Starting to think it’s a little less overpopulated in your current capital city? This could well be the reason why…
According to an article that graced the cover of Monday’s broadsheet, The Australian, our fellow countrymen are staging a “regional retreat” like never before, embracing the enticing notion of the sea and tree change with such gusto that it would appear we are fleeing our major cities in much the same way the Pied Piper cleared the rats out Hamelin!
Having made this daring leap of faith into the unknown 14 months ago, I’m here to tell those of you who are contemplating it that you need to dip your toes in a little first and think strongly about the pros and cons of embarking into such a brave new world before you plunge head first into the pool. Sure, the glittering promise of the unknown and opportunity to start life afresh is tempting, along with the reality it’s great to live in a lovely big home with a mortgage that doesn’t required you to work 3 jobs to service it. And yes, it is heaven residing in such close proximity to an uncrowded, picture perfect beach, not to mention, the sense of community and slower pace of life are all ticks in boxes too.
But, if you are still straddling your old life of pre sea change proportions, and therefore are not wholly subscribed to it, then I warn you, this is not an easy feat to undertake – and still stay sane.
You see, The Husband and I both still have employment, social and family commitments in Sydney which sees us averaging 10 – 16 hours alone is possible commuting each week.
Working so far from home has its challenges – besides amassing approximately 450 hours in public transport in a year (and that is only working 2, sometimes 3 days a week!) you are the last one in the office and the first to leave, despite having left home at 6.50am and wont grace the company of your loved ones for another 12 hours. But the thing I find hardest is only seeing The Husband 5 -10 hours in total Monday to Friday and that we cant ever plan any mid week family fun into our lives, without one of us missing out. Plus there is farewelling your husband at 6.30am and knowing he wont be back home again until 7pm – 9.30pm which can be a bit of a kill joy – them some long hours to kill amusing a toddler one on one! Isolation can take its toll if you let it. But I try to remind myself of the wise words of Michael J Fox, that the situation is what it is, and you get to chose how you respond to it.
Even though we can claim to actually know and enjoy our neighbours (something we never could living all those years in Sydney) the trickiest part has been trying to establish new friendships and support networks. Because we arrived barely knowing a soul in our new home town.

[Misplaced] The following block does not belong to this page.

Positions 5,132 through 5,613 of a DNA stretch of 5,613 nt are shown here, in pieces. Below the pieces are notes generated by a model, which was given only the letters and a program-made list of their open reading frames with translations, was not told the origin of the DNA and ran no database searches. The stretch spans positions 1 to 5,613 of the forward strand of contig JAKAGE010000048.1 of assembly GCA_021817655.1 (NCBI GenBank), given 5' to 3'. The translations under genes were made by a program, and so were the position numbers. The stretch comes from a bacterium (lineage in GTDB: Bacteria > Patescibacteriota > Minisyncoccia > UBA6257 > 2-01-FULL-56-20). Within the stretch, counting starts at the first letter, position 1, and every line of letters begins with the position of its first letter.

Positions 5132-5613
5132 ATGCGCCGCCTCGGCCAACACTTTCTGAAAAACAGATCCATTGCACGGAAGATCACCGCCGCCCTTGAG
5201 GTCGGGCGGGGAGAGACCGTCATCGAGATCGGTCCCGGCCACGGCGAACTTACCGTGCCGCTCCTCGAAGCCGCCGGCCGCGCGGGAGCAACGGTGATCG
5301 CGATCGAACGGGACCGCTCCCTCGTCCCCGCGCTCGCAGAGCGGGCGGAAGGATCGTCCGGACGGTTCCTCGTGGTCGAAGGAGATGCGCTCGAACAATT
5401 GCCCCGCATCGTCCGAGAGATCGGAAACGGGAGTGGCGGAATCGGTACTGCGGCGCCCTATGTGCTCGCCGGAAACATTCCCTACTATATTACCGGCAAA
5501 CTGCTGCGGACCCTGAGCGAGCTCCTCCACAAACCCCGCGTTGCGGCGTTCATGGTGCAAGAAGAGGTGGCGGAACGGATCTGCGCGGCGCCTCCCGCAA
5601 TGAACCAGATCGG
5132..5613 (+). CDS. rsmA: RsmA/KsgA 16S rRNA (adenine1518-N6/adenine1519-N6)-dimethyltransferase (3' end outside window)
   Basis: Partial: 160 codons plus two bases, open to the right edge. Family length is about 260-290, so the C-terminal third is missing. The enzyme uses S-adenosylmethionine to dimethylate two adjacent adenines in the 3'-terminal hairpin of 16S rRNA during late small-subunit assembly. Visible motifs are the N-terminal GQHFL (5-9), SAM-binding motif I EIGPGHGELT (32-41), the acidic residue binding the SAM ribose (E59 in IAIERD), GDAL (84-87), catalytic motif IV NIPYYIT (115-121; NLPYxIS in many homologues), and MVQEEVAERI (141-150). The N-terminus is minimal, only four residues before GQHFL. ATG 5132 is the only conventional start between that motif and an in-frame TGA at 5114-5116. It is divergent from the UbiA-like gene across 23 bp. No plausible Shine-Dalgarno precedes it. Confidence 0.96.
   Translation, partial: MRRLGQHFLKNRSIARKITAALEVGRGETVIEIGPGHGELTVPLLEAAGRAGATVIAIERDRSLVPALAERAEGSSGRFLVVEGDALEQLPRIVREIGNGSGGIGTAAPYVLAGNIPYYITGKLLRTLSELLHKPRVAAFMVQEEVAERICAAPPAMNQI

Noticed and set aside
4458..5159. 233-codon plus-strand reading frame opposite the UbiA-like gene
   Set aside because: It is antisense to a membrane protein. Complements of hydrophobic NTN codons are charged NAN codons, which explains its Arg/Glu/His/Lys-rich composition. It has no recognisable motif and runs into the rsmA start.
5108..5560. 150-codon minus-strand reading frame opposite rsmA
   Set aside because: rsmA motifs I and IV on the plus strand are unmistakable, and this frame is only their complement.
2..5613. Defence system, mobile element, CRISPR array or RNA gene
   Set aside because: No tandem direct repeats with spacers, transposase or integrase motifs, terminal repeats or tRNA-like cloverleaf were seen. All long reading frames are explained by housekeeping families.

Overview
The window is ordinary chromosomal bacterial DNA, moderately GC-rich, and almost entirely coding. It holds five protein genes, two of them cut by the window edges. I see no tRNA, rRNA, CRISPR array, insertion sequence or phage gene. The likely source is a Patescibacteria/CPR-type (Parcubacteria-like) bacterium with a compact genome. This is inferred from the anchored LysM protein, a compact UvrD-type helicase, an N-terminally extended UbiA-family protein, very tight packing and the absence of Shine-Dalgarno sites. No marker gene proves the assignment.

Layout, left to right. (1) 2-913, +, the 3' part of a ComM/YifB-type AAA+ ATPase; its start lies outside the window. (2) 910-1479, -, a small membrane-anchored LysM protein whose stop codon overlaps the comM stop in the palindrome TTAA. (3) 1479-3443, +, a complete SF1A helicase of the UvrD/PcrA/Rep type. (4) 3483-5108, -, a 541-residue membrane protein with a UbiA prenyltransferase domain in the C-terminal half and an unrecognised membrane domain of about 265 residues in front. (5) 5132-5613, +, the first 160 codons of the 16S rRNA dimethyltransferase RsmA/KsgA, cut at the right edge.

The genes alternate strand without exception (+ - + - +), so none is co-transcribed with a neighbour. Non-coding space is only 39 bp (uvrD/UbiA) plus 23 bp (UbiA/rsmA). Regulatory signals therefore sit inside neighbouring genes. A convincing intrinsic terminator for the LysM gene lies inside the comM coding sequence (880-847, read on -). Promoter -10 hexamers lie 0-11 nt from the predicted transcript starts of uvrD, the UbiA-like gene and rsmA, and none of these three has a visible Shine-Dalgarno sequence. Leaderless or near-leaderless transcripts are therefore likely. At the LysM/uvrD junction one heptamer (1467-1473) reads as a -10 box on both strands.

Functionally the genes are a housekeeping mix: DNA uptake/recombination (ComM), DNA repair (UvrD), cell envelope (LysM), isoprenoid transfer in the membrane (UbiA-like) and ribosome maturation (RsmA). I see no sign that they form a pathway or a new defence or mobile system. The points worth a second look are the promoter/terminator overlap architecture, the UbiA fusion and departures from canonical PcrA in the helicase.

Making friends is something that fills me with fear; I rather loathe putting myself out there, as it gives me a crisis of confidence like nothing else. I’m acutely aware of everything I say and do and cant help but think it all comes out wrong. “Just be yourself” people say. That’s a great idea but what if you don’t know who that is exactly? Or if that person is far from riveting. You cant help but miss your old established friendships, where everything is so easy and feel a little like you are on the outside looking in.
Tough as I found it all at first, it’s thankfully getting easier one year on, this semi sea change of ours – even with all the travel! Harrison is thriving in his daycare, and from within those walls we have begun to cement some new friendships, along with my book club, and a fab new playgroup we’ve found.
So despite the fact it’s far from a fully fledged “official” sea-change, we do love our (oh so much more affordable!) home as well as the beach lifestyle. And I have come to realise I am not so much a big city girl anymore... Of course there are things I miss (my sister!!!) but I know this where we belong. With time I am optimistic that I'll eventually feel more like a "local" and less of an intruder or holiday-maker, and that this is where our "happy place" in the world will be. Like a lust-worthy recipe, its got all the right ingredients to make the most delicious meal; I just have to per-fect my mixing techniques to make sure I serve it up to its